The term AI has been one of the most highly referred to concepts/strategic initiatives in the evolving digital era. Despite the continuous references of AI by many across industry sectors, the true meaning of the concept may still allude even the most sophisticated executives. I’m not going to try to provide a total clarification of the topic here, but I will introduce some basic essentials that may help provide a baseline understanding in how to or whether to adopt AI in an organization.
Let’s start with a little background on the concept of Artificial Intelligence. This technology has actually been in existence for decades with such components such as neural networks having been utilized for pattern recognition in data resources for a multitude of business applications. The reason why AI has reached the current ultra-focus is simply due to the advancements in computer processing power and speed and an abundance of data resources being generated on a daily basis. These two factors have unleashed the powerful capabilities of this data centric, computational methodology. To put this in perspective just consider the “room sized” main frame computers of yester-year that were required to process data, now compare that to the capabilities of what today’s pocket sized smart phones can do.
So what does AI do? And where can it be deployed??
Replication of Tasks and Automation
Generally there are two types of scenarios for which AI can play a significant role in enhancing business processes. The first, and more highlighted situation, involves the replication of repetitive tasks and processes which are rules based in nature. What this refers to is any type of activity that can be defined as a set of sub-component tasks that can be replicated by computer code. Simple examples include:
If consumer responds “X”…then perform “Y”
If bar code reads “A”…then place product in “B” location
If responder reacts with “C”….then initiate “Z”
In other words, activities that involve a series of tasks that can be described by “if then” type of code can be replicated by AI. The power of this lies in the amount of processes that can fall into this category These types of scenarios can involve customer support & service, inventory management, query routing, transaction facilitating, compliance issues, etc. The power of today’s computer processing and AI capabilities that are faster and can process many more possible data attributes of processes can more fully define and replicate these processes and create an automated reliable system. Consider a major player Wyndham Hotels and Resorts that pursued process automation in a number of their activities.
The key to these task replicating systems is the ability to map out the sub-component interactions that comprise these tasks. In other words, recording the underlying steps and rules that comprise the full activity based structure of these tasks. This data feeds AI algorithms that learn and replicate the process. The real power of AI is when truly complex tasks are sought to be replicated, where the recording and mapping of rules entails copious possibilities.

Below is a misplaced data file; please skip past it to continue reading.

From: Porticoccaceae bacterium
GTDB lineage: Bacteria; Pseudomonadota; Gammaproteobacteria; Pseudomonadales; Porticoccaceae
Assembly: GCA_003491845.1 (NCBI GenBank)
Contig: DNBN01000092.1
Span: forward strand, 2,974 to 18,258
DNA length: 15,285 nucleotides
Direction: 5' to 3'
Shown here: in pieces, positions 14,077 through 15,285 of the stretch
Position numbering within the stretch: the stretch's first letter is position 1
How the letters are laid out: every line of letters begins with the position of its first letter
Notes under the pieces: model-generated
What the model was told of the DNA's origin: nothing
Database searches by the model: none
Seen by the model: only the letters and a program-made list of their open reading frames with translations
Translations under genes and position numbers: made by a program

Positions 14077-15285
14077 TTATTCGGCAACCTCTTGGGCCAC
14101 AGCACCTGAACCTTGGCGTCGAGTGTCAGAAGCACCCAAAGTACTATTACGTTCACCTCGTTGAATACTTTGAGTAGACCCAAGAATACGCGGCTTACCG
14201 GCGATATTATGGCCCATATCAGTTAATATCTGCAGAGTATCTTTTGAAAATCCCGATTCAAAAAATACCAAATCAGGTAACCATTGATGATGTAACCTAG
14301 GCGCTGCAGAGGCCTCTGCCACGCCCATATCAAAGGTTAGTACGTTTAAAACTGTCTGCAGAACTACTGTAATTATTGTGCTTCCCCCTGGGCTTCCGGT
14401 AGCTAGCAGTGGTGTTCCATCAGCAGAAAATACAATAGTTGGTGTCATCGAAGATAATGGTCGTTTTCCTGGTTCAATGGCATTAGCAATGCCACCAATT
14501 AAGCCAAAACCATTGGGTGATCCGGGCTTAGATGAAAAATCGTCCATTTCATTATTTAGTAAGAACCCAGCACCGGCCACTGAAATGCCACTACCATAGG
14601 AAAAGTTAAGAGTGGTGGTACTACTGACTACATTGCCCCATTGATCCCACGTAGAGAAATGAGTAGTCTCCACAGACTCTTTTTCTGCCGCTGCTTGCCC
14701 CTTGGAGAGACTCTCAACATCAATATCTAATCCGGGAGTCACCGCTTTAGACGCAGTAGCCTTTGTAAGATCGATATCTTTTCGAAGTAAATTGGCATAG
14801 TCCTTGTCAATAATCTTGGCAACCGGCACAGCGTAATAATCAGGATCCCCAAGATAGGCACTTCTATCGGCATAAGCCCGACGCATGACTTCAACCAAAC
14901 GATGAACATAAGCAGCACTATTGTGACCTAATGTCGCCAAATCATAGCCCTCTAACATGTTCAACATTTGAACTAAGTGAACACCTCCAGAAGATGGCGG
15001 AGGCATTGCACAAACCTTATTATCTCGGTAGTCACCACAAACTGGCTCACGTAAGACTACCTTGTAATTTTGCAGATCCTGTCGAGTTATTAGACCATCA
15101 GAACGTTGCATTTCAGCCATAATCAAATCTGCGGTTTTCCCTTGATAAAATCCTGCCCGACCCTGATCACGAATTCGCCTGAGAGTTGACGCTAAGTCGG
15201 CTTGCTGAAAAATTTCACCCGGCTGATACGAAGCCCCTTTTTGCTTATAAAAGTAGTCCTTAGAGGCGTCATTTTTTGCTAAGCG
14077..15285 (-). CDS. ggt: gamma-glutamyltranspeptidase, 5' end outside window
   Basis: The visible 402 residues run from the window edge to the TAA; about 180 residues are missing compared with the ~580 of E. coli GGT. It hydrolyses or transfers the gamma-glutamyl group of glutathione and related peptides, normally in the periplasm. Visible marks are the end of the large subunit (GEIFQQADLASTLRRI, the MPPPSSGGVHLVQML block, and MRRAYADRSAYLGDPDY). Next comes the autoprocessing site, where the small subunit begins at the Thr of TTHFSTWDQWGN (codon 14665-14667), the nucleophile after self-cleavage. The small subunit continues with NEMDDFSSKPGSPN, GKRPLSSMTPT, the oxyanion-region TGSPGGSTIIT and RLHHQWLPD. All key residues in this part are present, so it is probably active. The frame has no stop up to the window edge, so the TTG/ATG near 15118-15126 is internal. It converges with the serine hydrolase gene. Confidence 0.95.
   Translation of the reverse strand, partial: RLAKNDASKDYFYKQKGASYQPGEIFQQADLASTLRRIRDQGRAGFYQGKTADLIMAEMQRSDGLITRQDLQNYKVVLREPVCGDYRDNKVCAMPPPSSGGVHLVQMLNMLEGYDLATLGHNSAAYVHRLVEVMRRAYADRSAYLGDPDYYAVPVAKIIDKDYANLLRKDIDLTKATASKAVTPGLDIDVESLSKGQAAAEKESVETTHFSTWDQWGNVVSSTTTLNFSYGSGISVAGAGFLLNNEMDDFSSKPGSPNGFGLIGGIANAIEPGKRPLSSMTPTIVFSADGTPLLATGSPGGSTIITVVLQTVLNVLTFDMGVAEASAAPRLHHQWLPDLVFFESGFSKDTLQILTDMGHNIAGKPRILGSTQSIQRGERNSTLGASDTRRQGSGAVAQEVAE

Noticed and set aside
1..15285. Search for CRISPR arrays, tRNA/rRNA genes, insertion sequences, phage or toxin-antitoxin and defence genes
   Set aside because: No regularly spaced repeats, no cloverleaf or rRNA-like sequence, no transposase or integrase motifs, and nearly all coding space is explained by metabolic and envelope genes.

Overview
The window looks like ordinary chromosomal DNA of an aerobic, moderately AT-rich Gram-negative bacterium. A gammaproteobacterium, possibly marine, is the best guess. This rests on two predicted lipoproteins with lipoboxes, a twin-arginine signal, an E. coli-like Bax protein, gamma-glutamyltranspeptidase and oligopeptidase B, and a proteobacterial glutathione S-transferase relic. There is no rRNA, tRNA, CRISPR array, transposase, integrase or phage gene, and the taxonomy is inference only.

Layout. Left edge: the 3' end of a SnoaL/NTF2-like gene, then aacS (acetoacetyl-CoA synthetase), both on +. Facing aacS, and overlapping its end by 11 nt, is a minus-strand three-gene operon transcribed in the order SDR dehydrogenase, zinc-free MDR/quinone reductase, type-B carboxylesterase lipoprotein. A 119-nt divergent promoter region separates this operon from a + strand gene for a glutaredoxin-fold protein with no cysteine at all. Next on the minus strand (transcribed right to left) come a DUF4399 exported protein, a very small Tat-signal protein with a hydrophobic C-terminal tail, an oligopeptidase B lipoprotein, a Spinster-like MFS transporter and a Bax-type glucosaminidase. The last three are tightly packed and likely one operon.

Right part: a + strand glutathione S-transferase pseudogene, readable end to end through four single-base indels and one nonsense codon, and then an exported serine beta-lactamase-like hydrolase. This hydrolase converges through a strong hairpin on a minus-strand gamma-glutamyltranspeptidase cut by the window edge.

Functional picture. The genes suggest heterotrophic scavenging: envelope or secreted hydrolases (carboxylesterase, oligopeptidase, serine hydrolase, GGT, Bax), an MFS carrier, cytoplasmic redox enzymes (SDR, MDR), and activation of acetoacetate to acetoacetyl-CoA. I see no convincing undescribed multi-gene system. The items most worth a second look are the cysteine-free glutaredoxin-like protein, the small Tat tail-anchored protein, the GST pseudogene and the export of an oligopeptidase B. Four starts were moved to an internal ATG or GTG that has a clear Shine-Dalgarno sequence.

The other prominent incorporation of AI is for predictive modeling which has also increased dramatically in the digital era. This application is a bit trickier in that the scenarios often include variances or unknowns in what defines movement or performance of designated metrics that need to be understood and forecasted (often these are KPIs). For instance, as a strategist, you may want to predict future sales of a product or consumer response to a marketing initiative or the potential of fraud. These and many more scenarios can include a multitude of driver or descriptive data variables that cause these key indicators to move in one direction or another. AI can be applied but also a host of more traditional methods as well such as regression based methods that can be used to create models to help identify and describe how data variables interact to replicate the past in order to perform “what if” simulations and predict the future.
A major differentiator between AI automated tasks and AI for prediction is the presence or lack of unknown variance of what defines a process. For automation, AI will consider all the possible interactions that comprise a process and replicate it exactly. In prediction modeling, AI and other methods seek to identify patterns that best explain what drives metrics, but there generally exists a source of unknown variance that models can’t capture. These models seek to minimize the variance of unknowns to enhance prediction.
Stephan Kudyba is founder of the analytic solutions company, Null Sigma Inc., which focuses on providing strategic analytic solutions for organizations across industry sectors. He is also a professor in the management department at New Jersey Institute of Technology where he teaches courses that address the utilization of IT, advanced quantitative methods, business intelligence, and information and knowledge management to enhance organizational efficiency. He has published seven books and numerous journal and magazine articles on strategic utilization of data, technologies and analytics to enhance organizational productivity and has held management and executive positions in leading organizations. Dr. Kudyba holds an MBA from Lehigh University and PhD in economics from Rensselaer Polytechnic Institute.
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